Chakravarti Rajagopalachari, informally called Rajaji or C.R., was an Indian politician, independence activist, lawyer, writer, historian and statesman.
Rajagopalachari was the last Governor-General of India, as India soon became a Republic in 1950. Furthermore, he was the first Indian-born governor-general, since before him the posts were held by British nationals.
He also served as leader of the Indian National Congress, Premier of the Madras Presidency, Governor of West Bengal, Minister for Home Affairs of the Indian Union and Chief Minister of Madras state.
Rajagopalachari founded the Swatantra Party and was one of the first recipients of India’s highest civilian award, the Bharat Ratna. He vehemently opposed the use of nuclear weapons and was a proponent of world peace and disarmament.
During his lifetime, he also acquired the nickname ‘Mango of Krishnagiri’. In 1930, Rajagopalachari risked imprisonment when he led the Vedaranyam Salt Satyagraha in response to the Dandi March.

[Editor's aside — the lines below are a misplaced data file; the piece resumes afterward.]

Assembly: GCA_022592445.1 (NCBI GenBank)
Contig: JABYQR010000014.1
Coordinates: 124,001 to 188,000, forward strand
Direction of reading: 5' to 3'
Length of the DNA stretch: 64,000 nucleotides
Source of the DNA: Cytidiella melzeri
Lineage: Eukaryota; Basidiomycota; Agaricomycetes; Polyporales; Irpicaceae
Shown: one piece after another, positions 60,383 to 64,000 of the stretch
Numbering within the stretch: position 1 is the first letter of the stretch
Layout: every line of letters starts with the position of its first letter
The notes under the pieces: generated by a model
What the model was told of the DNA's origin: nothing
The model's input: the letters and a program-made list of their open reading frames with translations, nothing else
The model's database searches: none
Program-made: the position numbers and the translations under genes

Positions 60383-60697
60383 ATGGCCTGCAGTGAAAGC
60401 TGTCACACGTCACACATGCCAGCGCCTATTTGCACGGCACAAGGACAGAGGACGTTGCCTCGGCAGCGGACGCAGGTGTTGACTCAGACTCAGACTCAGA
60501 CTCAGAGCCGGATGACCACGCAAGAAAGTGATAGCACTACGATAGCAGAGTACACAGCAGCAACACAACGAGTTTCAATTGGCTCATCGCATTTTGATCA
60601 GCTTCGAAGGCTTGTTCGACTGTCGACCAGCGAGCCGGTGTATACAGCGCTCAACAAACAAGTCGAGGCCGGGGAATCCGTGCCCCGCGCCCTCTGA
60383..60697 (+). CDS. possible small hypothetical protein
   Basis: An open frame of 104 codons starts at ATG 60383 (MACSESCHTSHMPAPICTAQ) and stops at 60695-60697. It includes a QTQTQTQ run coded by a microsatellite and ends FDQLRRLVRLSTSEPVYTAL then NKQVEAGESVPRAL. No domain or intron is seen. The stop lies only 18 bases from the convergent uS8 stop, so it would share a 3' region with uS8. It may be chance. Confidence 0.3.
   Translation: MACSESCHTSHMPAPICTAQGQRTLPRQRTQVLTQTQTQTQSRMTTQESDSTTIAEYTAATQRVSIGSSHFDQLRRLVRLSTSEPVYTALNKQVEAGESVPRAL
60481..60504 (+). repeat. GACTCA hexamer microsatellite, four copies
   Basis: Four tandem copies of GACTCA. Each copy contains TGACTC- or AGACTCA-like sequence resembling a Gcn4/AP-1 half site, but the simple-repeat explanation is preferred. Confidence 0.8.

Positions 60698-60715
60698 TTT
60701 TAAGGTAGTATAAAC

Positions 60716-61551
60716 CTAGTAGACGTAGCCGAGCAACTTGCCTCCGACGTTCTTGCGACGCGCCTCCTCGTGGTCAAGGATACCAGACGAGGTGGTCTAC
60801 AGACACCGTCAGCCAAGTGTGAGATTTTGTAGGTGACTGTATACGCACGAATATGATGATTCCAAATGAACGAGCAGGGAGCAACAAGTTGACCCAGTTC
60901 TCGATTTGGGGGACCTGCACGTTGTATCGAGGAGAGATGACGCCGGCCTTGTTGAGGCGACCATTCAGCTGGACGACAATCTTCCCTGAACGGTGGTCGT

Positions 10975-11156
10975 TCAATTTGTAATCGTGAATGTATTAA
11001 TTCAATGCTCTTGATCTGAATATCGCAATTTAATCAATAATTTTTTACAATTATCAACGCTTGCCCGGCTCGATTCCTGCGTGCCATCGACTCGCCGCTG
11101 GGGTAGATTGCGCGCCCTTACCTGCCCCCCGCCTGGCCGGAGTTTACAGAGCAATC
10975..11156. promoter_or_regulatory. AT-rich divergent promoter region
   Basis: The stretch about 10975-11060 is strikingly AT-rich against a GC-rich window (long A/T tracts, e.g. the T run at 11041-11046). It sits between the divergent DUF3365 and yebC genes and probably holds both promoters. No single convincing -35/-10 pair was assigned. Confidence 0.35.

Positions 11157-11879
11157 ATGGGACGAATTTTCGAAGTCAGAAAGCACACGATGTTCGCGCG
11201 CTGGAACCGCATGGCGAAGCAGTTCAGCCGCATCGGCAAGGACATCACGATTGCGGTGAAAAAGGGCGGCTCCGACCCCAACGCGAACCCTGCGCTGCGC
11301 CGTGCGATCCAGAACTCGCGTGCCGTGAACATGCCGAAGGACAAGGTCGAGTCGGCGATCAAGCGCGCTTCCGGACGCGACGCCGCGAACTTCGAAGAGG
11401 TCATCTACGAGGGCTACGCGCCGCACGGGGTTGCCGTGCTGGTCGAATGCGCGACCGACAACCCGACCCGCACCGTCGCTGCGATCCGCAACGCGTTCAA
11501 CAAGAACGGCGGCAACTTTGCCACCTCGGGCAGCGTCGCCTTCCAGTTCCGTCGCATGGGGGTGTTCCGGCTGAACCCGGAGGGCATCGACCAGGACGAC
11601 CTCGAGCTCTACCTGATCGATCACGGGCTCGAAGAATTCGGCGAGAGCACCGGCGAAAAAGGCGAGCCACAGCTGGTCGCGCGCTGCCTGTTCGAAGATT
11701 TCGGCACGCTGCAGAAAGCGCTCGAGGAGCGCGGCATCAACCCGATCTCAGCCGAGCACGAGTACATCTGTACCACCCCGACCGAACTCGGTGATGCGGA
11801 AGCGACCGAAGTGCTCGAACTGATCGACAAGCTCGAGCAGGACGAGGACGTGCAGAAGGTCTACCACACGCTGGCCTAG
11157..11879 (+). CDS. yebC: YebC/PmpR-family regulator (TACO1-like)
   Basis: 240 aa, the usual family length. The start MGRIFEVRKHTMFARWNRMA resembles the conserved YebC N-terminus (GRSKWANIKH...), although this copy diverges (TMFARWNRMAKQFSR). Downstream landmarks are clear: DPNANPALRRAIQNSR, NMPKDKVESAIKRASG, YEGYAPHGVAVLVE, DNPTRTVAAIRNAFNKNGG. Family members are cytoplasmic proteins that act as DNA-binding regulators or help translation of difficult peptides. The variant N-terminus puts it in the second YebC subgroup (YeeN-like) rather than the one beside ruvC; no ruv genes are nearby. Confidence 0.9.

In 1937, Rajagopalachari was elected Premier of the Madras Presidency and served until 1940, when he resigned due to Britain’s declaration of war on Germany. He later advocated co-operation over Britain’s war effort and opposed the Quit India Movement.
He favoured talks with both Muhammad Ali Jinnah and the Muslim League and proposed what later came to be known as the C. R. formula.
He resigned from the Indian National Congress and founded the Swatantra Party, which fought against the Congress in the 1962, 1967 and 1971 elections. Rajagopalachari was instrumental in setting up a united Anti-Congress front in Madras state.
He has been criticised for introducing the compulsory study of Hindi and the controversial Madras Scheme of Elementary Education in Madras State.
Rajagopalachari was described by Gandhi as the “keeper of my conscience”. Rajagopalachari’s daughter Lakshmi married Devdas Gandhi, son of Mahatma Gandhi.
Rajagopalachari issued the Temple Entry Authorization and Indemnity Act 1939, under which restrictions were removed on Dalits and Shanars entering Hindu temples.